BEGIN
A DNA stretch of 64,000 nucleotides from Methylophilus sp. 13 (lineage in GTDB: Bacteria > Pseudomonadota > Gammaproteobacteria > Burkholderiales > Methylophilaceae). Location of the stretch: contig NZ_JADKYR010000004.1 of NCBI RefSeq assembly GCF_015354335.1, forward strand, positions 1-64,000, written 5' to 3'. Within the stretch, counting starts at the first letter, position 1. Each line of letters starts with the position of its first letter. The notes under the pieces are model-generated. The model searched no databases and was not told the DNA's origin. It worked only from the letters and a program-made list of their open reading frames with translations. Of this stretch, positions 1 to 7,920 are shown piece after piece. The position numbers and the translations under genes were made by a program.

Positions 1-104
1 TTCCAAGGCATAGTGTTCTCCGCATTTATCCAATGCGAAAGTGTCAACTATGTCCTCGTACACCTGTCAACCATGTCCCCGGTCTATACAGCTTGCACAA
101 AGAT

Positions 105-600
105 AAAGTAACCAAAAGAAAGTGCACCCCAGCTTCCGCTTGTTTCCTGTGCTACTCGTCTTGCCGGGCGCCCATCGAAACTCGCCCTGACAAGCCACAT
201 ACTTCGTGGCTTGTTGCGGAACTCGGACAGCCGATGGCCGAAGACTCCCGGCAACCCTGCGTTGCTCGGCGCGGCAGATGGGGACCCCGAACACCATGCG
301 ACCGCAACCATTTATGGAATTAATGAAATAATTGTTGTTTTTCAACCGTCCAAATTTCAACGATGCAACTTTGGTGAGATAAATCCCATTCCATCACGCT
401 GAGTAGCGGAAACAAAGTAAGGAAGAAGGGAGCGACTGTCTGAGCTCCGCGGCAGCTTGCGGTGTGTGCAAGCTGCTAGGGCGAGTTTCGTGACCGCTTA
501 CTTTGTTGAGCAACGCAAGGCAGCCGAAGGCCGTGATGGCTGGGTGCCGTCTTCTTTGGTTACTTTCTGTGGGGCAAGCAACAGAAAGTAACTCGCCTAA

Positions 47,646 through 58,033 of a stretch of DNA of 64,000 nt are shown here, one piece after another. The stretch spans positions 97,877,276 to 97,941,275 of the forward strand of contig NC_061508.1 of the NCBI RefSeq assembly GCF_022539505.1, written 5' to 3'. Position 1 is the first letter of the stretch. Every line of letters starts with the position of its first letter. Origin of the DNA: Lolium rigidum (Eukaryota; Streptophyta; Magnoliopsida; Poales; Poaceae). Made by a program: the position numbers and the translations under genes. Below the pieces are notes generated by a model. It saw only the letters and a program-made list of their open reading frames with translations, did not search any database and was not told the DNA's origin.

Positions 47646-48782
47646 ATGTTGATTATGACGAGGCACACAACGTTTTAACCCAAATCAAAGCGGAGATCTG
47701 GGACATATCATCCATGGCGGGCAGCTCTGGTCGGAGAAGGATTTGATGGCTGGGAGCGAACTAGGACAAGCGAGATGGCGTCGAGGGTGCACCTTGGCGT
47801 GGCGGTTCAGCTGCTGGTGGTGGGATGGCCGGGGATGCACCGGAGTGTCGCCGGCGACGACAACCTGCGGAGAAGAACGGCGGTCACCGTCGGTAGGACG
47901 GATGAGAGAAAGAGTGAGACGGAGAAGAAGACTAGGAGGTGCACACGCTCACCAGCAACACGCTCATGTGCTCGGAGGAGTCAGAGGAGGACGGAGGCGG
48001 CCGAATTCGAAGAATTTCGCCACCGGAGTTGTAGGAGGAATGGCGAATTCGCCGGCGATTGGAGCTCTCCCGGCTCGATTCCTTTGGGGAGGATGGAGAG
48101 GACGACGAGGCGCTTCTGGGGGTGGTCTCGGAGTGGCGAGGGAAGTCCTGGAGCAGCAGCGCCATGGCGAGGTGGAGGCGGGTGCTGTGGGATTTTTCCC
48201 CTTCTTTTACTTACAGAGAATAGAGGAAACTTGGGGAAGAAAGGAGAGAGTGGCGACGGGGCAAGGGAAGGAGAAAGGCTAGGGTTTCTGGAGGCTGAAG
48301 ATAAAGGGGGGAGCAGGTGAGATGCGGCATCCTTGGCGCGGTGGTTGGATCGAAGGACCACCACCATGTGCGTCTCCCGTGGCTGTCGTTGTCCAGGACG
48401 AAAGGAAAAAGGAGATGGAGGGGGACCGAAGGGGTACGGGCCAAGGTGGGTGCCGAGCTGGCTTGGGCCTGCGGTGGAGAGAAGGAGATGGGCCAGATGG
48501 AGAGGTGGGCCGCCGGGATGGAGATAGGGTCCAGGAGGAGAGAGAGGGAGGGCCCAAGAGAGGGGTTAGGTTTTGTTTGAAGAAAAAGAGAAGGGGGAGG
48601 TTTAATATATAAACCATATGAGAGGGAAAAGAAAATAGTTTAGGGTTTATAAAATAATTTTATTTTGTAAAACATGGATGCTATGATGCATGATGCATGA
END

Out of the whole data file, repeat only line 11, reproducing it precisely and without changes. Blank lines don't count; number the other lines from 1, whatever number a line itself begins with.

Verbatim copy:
Positions 47,646 through 58,033 of a stretch of DNA of 64,000 nt are shown here, one piece after another. The stretch spans positions 97,877,276 to 97,941,275 of the forward strand of contig NC_061508.1 of the NCBI RefSeq assembly GCF_022539505.1, written 5' to 3'. Position 1 is the first letter of the stretch. Every line of letters starts with the position of its first letter. Origin of the DNA: Lolium rigidum (Eukaryota; Streptophyta; Magnoliopsida; Poales; Poaceae). Made by a program: the position numbers and the translations under genes. Below the pieces are notes generated by a model. It saw only the letters and a program-made list of their open reading frames with translations, did not search any database and was not told the DNA's origin.